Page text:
The canoe came with the house. I wrote it into the purchase offer. On a battleground of inflated Florida real estate, it was my moral victory. The 16-footer had spent most of its life sheltering lizards, upended in the backyard next to the pond. It wasn't worth a hundred bucks, the sun-damaged polymer hull had passed the point of no return, a faded red footnote to the American weekend.

Someone had made an attempt to patch a hole in the bow with an indeterminate substance. As its new owner, my first and last restoration project was to apply cross-hatched layers of duct tape to the patch, holding it in place. Every month or two I replace the tape, possibly tighten a screw in the frame.

Otherwise, my canoe metamorphosed into that rare and cherished breed of boat: The kind that requires no care whatsoever. Tethered to my fishing vest, it follows me like an old dog. I wade quietly along an Indian River shoreline, shuffling to warn stingrays of our approach. The canoe holds a few bottles of perspiring ice-water, thawing quickly in the late-morning sun. A pod of silver mullet streaks across the sandy bottom.

There by the decayed pilings is a yard-long shadow. I stop, so close I'm holding my breath. The canoe catches up, nudging my thigh gently with its metal nose. I work a little line out of the fly rod, and drop a white deerhair slider a few feet in front of the shadow. The seatrout bursts forward and snaps at the fly when I move it. The fight, though punctuated by some headshakes and a few quick runs, is surprisingly short. I release the fish and scramble aboard the canoe, standing bow-side of the midship thwart and facing aft, as I prefer. With my long paddle I whisk homeward across inches-deep water. "I like your Indian boat," a boy says when I step off onto the sandy beach.

It also makes about as good a duck boat as one could find. Four cans of cheap spray paint later, it's a veritable thicket of cattail, sawgrass, mangrove and spartina. On the St. Johns River marsh, under the subtle glow of LED headlamp, the boat is silent and stealthy. A bag of decoys, a pair of shotguns, bottles of sports drink, boxes of shells, camera gear, two men in waders: the canoe bears the load easily, sliding noiselessly through hydrilla and water hyacinths. Moorhens peep as we pass; a heron squawks uneasily.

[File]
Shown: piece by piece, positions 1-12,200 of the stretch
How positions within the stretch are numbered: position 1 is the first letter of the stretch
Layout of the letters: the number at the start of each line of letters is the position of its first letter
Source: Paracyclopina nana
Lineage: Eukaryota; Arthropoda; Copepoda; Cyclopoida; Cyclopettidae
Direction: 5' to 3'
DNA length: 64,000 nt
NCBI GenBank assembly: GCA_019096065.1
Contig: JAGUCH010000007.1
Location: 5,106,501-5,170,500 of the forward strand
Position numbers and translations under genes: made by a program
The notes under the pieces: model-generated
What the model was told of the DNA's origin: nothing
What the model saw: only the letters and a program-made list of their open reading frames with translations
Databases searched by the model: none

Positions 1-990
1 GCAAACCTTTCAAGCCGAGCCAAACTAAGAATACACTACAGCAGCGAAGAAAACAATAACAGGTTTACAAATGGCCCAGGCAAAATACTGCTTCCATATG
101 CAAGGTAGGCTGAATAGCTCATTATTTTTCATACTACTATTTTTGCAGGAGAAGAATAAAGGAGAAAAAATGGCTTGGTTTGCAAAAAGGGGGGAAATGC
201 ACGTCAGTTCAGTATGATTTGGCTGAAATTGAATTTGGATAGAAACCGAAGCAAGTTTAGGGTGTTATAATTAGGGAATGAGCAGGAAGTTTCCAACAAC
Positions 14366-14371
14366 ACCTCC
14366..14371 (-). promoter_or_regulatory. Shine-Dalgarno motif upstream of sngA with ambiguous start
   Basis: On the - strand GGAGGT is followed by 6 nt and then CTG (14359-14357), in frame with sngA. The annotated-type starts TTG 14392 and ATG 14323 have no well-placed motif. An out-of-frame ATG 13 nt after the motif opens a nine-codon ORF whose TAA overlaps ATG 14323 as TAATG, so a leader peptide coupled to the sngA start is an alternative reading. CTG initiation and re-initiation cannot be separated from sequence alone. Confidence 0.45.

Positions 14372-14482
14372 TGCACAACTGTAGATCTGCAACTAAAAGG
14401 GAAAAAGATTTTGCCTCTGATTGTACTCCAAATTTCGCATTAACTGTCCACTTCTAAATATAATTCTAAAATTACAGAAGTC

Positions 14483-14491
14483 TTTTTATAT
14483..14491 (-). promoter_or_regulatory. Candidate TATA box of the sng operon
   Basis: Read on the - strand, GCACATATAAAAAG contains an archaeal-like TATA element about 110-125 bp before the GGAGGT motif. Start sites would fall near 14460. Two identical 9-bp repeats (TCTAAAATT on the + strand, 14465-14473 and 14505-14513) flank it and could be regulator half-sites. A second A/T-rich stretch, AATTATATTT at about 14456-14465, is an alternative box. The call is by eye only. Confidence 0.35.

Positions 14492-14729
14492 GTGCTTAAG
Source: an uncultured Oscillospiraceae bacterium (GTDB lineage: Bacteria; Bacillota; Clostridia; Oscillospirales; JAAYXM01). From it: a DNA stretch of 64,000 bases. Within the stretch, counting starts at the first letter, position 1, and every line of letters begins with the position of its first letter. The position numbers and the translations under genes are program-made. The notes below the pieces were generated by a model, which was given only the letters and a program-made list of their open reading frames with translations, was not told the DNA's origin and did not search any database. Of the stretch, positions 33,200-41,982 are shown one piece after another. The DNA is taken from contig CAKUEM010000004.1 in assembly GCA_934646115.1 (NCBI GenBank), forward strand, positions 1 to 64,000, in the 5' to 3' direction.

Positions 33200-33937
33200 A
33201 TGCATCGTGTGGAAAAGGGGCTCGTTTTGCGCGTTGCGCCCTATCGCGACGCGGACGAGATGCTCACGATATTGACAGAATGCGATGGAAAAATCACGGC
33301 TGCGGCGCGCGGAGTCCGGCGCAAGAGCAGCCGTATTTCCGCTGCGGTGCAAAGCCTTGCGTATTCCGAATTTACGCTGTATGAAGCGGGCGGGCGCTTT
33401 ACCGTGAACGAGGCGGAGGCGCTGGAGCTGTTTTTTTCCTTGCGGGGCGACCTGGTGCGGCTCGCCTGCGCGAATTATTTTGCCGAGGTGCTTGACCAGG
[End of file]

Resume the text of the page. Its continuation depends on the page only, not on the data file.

The faithful canoe returns to its patch of dead grass, where the lizards and the neighborhood kids take over.

After dispensing its load of decoys the canoe is stashed in its own stand of reeds, a hundred yards distant. Some people give ducks more credit than they deserve, but I have little doubt that on public marshes they become leery of canoe-shaped islands that grow overnight. Reluctantly, I leave my boat behind.

Waist-deep in cool murk, we hunker and await the vermilion glow of sunrise. The birds are restless this morning. Well before shooting hours a half-dozen squadrons of teal hurtle over our blind, their wings like rushing water.

When my wristwatch says it's time, I spring at the next flight of birds. A drake bluewing drops. My partner downs a hen. More birds fly over: greenwings, ringbills. Before long we've got a respectable bag. The sun, now in full blaze, reveals nothing of my boat. Vaguely I recognize the outline of a particular cattail stand. I trudge off to recover my canoe.

What dirt isn't blown free by the ride home is quickly hosed out in the yard. The faithful canoe returns to its patch of dead grass, where the lizards and the neighborhood kids take over. I keep the paddles, life vests and anchor in the garage, but upon request eagerly issue them to my neighbor's daughters. No matter how many times I exhort Hannah, 12, and Emily, 10, to be responsible boaters, they cannot resist dumping each other out of the boat into the pond.

I don't worry too much—It's indestructible. And something about it looks right, shaking and rocking there on the black water, happy to be included.

Jeff Weakly is the editor of Florida Sportsman magazine. He lives on the Treasure Coast of Florida, near the legendary Indian River Lagoon.